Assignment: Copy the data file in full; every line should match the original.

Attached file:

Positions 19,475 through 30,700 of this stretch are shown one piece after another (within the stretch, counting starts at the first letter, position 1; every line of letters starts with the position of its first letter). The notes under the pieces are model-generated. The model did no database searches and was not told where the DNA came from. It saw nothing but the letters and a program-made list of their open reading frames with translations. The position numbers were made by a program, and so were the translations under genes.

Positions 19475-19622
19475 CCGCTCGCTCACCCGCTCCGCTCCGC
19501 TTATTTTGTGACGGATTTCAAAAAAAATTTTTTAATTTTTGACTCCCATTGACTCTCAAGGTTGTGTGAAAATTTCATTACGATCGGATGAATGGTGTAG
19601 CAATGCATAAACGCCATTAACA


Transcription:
Positions 19,475 through 30,700 of this stretch are shown one piece after another (within the stretch, counting starts at the first letter, position 1; every line of letters starts with the position of its first letter). The notes under the pieces are model-generated. The model did no database searches and was not told where the DNA came from. It saw nothing but the letters and a program-made list of their open reading frames with translations. The position numbers were made by a program, and so were the translations under genes.

Positions 19475-19622
19475 CCGCTCGCTCACCCGCTCCGCTCCGC
19501 TTATTTTGTGACGGATTTCAAAAAAAATTTTTTAATTTTTGACTCCCATTGACTCTCAAGGTTGTGTGAAAATTTCATTACGATCGGATGAATGGTGTAG
19601 CAATGCATAAACGCCATTAACA